Opportunity: Driven in part by new government regulations on energy efficiency, LED lighting is increasingly replacing both incandescent and fluorescent lighting in everything from desk lamps to streetlights. LED lighting, which uses semiconductors to produce the illumination, offers various benefits: it’s more energy efficient, a bulb lasts many years, and it’s dimmable. What’s more, thanks to advances in the technology over the last decade, LEDs produce light of reasonably good quality. But many consumers and businesses have been reluctant to switch over to the new technology. That’s partly because initial products were ungainly and because LED lights are more expensive than incandescent bulbs, a technology that dates back to Thomas Edison.
Innovation: Cree started out as a supplier of components to other LED makers. Two years ago, however, unsatisfied with the quality of LED-based bulbs made by those established manufacturers, engineers at Cree resolved to design and make their own. Last year, Cree released a consumer product with the familiar shape and light quality of an old-style filament bulb, priced at under $14 for the equivalent of a 60-watt bulb; LED bulbs had been selling for more than twice that just a few years earlier. The company has begun selling its bulbs at Home Depot.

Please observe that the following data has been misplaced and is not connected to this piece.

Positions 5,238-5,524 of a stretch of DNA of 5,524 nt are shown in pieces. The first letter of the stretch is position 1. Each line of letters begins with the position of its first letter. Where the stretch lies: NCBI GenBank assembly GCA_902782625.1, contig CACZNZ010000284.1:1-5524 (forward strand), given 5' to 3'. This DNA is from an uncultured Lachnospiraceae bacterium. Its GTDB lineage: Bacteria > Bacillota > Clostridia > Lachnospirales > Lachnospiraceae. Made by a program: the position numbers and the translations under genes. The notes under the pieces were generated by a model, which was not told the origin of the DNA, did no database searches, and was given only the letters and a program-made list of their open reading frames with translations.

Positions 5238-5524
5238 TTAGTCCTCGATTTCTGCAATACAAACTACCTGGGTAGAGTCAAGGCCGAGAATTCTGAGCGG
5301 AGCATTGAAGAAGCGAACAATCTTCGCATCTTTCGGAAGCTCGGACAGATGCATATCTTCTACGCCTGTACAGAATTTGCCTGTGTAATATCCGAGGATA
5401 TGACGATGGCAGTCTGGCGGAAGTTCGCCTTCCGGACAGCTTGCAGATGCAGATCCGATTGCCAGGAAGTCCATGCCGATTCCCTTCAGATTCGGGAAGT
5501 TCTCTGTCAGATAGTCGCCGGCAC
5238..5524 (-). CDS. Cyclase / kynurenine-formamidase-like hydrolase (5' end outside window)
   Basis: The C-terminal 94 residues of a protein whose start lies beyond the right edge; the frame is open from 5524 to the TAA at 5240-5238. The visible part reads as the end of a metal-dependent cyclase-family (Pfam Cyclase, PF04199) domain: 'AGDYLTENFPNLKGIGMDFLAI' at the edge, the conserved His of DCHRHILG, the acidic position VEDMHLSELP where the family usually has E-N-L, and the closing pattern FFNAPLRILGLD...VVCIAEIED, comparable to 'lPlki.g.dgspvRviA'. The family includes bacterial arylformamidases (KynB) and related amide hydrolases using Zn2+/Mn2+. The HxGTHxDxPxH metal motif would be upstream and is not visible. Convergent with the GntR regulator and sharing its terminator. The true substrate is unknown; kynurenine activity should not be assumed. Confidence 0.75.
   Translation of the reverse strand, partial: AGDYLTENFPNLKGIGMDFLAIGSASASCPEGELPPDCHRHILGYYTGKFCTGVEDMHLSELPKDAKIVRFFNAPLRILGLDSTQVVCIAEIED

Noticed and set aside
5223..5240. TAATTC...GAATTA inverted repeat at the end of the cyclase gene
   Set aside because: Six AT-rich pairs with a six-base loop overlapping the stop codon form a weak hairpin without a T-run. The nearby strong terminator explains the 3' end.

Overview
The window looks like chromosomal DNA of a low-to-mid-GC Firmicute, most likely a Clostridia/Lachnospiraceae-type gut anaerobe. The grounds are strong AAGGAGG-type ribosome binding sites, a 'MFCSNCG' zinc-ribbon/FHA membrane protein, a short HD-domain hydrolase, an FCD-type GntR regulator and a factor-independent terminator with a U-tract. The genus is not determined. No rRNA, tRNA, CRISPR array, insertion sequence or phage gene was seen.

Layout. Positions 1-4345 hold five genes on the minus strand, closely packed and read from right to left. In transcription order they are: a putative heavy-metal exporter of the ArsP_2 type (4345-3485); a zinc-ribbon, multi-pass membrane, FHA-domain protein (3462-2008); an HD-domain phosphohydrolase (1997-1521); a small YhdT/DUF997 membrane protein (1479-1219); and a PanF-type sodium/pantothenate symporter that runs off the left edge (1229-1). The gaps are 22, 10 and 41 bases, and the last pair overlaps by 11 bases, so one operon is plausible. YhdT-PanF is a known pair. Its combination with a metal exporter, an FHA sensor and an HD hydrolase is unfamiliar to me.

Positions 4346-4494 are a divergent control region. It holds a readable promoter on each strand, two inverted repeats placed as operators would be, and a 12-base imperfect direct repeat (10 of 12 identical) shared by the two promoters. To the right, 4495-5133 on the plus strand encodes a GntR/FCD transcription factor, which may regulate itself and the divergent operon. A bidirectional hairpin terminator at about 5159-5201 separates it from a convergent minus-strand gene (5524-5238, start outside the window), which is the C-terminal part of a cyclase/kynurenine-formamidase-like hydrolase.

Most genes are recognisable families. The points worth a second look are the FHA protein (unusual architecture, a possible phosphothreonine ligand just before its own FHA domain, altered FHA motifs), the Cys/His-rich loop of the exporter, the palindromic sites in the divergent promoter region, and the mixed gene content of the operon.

Cree’s LED bulb competes directly with ones from lighting giants such as General Electric, Philips, and Osram Sylvania. But Cree now sells about $500 million worth of LED lighting annually and has nearly 10 percent of the market in North America, according to the Carnotensis Consultancy.
Inside each bulb is the source of Cree’s technology advantage: a series of LEDs, each about half the size of a typical pencil eraser. Cree makes them on silicon carbide wafers, allowing the company to produce more light from an LED chip than competitors that use sapphire substrates. But price, ultimately, is what drives consumers. And Cree predicts it will be able to match traditional lighting on price in the not-very-distant future.